This past winter was long, cold and hard. Weather compounded challenges with projects struggling for lift-off and slow starts to new endeavors. Let’s just say springtime renewal is most welcome. Here’re a few things I’ve been learning along the way.
What Critical Shifts Do We Seek to Make?
Successful community change efforts need three things: a framework, principles and practices. (This is based on the good work of Tamarack Institute, which I blogged about recently.) As a facilitative leader, I am always on the lookout for tools to help groups do their work deeply, efficiently and (hopefully) joyfully.
One of my favorite tools is CoCreative Consulting’s Critical Shifts, which helps a group prioritize actions to most powerfully move toward their goal. I recently used Critical Shifts to help a newly forming civic engagement network design their year one workplan; a local early childhood coalition name missing partnerships; and a regional emergency preparedness team begin to identify a common agenda for a collective impact initiative. So much fun!
Virtual Meeting Breakthrough
The day before I was to facilitate a day-long retreat for a new collective impact network focused on behavioral health workforce development, I learned that half the participants were going to be joining us by phone. A moment of panic. Our agenda was full of interactive, small group conversations and decision-making practices. How was I going to make sure 14 callers-in didn’t nod off partway through in the echo-y chambers of teleconference hell?
Zoom to the rescue! Thanks in part to my colleague Maggie Chumbley, who teaches the art of hosting virtual meetings, we were able to ensure callers had authentic engagement through break out rooms, the chat box, and by assigning a Zoom host who curated the on-line conversation and ensured that people on the phone were able to weigh in on important decisions. I’m a student of how we co-learn virtually, and this was a promising experience.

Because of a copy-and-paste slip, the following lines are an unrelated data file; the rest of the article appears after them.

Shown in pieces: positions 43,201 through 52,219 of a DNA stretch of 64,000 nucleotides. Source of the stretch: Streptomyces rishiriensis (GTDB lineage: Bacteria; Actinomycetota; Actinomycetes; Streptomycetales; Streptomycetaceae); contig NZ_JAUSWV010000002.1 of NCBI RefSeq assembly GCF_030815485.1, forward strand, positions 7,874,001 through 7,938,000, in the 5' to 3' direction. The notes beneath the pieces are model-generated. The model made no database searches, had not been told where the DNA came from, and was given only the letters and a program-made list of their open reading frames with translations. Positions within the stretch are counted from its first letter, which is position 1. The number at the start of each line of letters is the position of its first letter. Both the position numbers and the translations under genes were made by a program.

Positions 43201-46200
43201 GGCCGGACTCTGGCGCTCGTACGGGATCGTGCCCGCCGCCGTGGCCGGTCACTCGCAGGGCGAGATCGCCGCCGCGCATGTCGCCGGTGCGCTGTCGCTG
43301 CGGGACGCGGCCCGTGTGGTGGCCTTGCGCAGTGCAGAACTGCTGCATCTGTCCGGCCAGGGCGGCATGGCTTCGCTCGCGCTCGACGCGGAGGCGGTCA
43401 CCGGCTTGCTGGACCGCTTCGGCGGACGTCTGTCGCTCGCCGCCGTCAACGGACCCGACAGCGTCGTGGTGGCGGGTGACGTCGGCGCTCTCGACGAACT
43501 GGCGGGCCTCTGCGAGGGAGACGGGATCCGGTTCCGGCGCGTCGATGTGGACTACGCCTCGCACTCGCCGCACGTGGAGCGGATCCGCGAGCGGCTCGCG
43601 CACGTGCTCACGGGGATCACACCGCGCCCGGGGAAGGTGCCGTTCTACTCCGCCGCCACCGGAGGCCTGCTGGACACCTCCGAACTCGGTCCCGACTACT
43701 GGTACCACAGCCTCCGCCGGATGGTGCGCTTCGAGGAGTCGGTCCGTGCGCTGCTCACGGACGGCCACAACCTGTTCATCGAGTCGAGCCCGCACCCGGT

Planting Seeds of Change
I train hundreds of practitioners every year, and I’m never totally sure what people take in and how they use it in their work. Imagine my delight when a workshop participant recently said she’d attended an Early Childhood Collective Impact Institute I led in 2017. Following the Institute, she and her colleagues launched a local initiative that has taken off. They’re coordinating with multiple sectors to support new moms and increase literacy in the early years. She said it was the most functional and impactful of the many groups she participates in, and she thanked me for helping them to establish a strong foundation for their collaboration.
Her kind remarks reminded me a recent Aspen Ideas podcast on happiness by Yale psychology professor Laurie Santos. Research shows that making time for gratitude increases wellbeing. Santos cites a study where students are asked to write a letter of gratitude to someone who has helped them, and then deliver the letter in person, or ideally read it to them. The person to whom the letter is read often describes this as one of the “best experiences in their life”.
Who can you take time to write a letter to, expressing your gratitude? What if you sat down this week and wrote that letter?
Let me know how it goes.